Media Release – Money for Nothing and Your Cheques for Free: Industry Canada’s Corporate Welfare Repayment Records

Media Appearances, Public Sector, Frontier Centre


Calgary: The Frontier Centre for Public Policy today released Money for Nothing and Your Cheques for Free: Industry Canada’s Corporate Welfare Repayment Records. The report concerns repayment records for business subsidies at the federal department of Industry.
The report found that since 1982, Industry Canada has authorized almost $21 billion in “assistance” to various recipients, paid out $18 billion, and collected under $1.9 billion under all past and present assistance programs, or just over 10%. The repayment records were obtained from an Access to Information request made by the Frontier Centre for Public Policy. The data obtained concerns the 27-year period from April 1, 1982 to March 19, 2009. The study and accompanying tables can be accessed here.
A full list of all the 21,766 authorizations over those 27 years, with names of the potential recipient and amounts authorized, can be downloaded here in an Excel file. /files/1/Industry Canada Copy of ATIP.xls   Readers of this file should note that “authorized assistance” and “expenditure” are not always one and the same. The department may have authorized a grant, loan or conditional repayable contribution and the potential recipient may have not accepted the entire authorized amount.
Findings: 90% of the disbursed money since 1982 has not been repaid
The results of the Access request show the following for the 1982–2009 period:
·         21,766 recipients were authorized to receive assistance from Industry Canada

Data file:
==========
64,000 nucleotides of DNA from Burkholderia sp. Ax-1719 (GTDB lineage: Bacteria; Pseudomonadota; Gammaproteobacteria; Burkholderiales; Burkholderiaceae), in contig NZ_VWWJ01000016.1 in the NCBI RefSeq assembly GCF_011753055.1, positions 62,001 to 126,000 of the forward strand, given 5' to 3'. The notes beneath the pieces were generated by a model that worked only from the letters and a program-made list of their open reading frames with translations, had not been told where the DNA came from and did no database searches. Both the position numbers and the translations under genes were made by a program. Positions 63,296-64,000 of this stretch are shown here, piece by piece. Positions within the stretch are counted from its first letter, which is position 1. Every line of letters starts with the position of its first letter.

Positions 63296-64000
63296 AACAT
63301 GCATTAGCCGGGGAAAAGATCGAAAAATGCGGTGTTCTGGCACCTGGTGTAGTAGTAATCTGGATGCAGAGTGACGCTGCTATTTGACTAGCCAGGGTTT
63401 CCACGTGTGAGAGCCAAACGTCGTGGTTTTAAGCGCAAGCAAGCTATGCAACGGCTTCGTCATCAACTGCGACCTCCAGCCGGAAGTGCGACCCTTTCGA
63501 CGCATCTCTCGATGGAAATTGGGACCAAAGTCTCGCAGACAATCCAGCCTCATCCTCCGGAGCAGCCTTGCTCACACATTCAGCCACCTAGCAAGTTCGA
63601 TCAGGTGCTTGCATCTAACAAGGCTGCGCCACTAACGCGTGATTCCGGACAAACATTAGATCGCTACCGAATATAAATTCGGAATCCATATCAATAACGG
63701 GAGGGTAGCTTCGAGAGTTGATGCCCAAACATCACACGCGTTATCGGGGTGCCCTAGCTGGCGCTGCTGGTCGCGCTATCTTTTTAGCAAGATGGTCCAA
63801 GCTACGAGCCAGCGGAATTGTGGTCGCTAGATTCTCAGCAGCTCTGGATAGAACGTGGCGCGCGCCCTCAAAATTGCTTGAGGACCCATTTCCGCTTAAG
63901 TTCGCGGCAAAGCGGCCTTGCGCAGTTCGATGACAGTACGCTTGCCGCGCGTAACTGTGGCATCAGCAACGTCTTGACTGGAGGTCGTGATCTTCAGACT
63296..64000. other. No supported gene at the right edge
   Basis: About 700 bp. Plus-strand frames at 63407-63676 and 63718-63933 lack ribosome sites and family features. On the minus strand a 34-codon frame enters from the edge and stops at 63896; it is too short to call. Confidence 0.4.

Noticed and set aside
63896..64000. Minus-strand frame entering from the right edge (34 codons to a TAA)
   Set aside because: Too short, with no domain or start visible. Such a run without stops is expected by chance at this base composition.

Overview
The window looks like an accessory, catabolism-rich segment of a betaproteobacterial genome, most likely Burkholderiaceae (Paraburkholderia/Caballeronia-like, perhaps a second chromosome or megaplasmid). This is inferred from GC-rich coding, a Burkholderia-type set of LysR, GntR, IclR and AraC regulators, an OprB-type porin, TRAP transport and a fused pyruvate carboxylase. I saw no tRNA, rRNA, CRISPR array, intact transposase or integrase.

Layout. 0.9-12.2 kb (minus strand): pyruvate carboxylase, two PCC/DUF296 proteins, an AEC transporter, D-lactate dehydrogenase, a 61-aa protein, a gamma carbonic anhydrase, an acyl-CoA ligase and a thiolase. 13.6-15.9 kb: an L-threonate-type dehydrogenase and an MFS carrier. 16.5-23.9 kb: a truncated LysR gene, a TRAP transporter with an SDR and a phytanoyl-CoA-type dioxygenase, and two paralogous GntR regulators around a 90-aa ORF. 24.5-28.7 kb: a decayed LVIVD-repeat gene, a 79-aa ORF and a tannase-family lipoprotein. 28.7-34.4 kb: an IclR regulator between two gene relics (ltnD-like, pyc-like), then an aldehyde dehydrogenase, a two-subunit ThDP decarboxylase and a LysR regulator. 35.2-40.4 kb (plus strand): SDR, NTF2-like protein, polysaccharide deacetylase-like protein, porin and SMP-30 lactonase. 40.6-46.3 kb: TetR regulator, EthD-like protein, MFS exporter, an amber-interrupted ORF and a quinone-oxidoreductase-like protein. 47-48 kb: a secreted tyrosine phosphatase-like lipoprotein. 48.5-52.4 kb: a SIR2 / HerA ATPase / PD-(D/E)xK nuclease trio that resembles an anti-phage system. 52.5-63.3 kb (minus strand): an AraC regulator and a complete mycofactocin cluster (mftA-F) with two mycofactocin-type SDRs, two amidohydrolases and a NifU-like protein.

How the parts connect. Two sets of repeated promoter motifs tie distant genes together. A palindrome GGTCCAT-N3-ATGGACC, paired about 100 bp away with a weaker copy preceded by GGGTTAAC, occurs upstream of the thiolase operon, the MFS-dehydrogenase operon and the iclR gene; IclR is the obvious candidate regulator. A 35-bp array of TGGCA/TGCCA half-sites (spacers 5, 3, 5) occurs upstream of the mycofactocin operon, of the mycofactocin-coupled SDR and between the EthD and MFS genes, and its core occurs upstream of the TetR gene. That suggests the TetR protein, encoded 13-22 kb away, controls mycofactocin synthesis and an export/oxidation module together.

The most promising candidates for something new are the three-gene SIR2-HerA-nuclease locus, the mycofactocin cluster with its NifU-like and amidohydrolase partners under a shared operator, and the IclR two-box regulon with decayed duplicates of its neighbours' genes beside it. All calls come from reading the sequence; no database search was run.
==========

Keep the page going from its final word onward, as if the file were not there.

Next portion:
·         Authorized subsidies (“assistance”) amount to almost $21 billion.
·         Disbursed amounts (“net expenditures to date”) total almost $18 billion.
·         Of the almost $18 billion in subsidies, just under $1.9 billion ($1.869 billion) has been repaid.
·         Expressed in percentage terms, only 10.4% of the $18 billion has been repaid.
Famous recipients: Examples
There are the usual and well-known recipients and also some odd approvals on the list, including various divisions of Bombardier in Quebec and Ontario (authorized to receive $750,249,083); Pratt & Whitney of Longueiul, Quebec and Mississauga, Ontario (authorized to receive $1,845,509,079), and Martin Pet Foods of Bromont Quebec, a division of H.J. Heinz (the ketchup maker), with an authorization approved for $720,000. Readers should note that these same companies may also have received authorizations and subsidies from other federal departments and agencies in addition to the amounts listed here.
Non-famous recipients: Examples
In addition to large corporations, a plethora of smaller businesses received subsidies from Industry Canada, such as an ice cream shop in Ontario, an automotive shop in Saskatchewan, hotels in Alberta and a tire store in British Columbia.
Remedy and recommendation:
“The path away from corporate welfare is not complicated though it can be politically difficult in selected areas” notes Mark Milke, research director for the Frontier Centre for Public Policy, and author of the report: “Trade the tens of billions in corporate welfare reductions for reductions in business tax rates.” Milke noted that Prime Minister Stephen Harper himself once criticized subsidies to business. In a 2004 speech to the Toronto Board of Trade, the then opposition leader pledged to cut taxes for business—but only in exchange for an end to welfare for business.
“In a budgetary predicament where the federal government produced a $53.8 billion deficit in 2009/10 and forecasts a $49.2 budget deficit in 2010/11, there is a need to switch from unproductive policy to neutral policy that doesn’t pick winners and losers,” said Milke.
“Subsidies to a particular business or sector are artificial and don’t deliver the jobs, economy or tax revenues too often promised. In contrast, across-the-board reductions in business taxes favour no individual firm or sector. That’s a neutral policy, unlike subsidies to specific corporations or sectors.”
Download a copy of the Money for Nothing and Your Cheques for Free: Industry Canada’s Corporate Welfare Repayment RecordsHere.
For more information and to arrange an interview with the study’s author, media should contact:

Mark Milke
Gary Slywchuk
Troy Media Corporation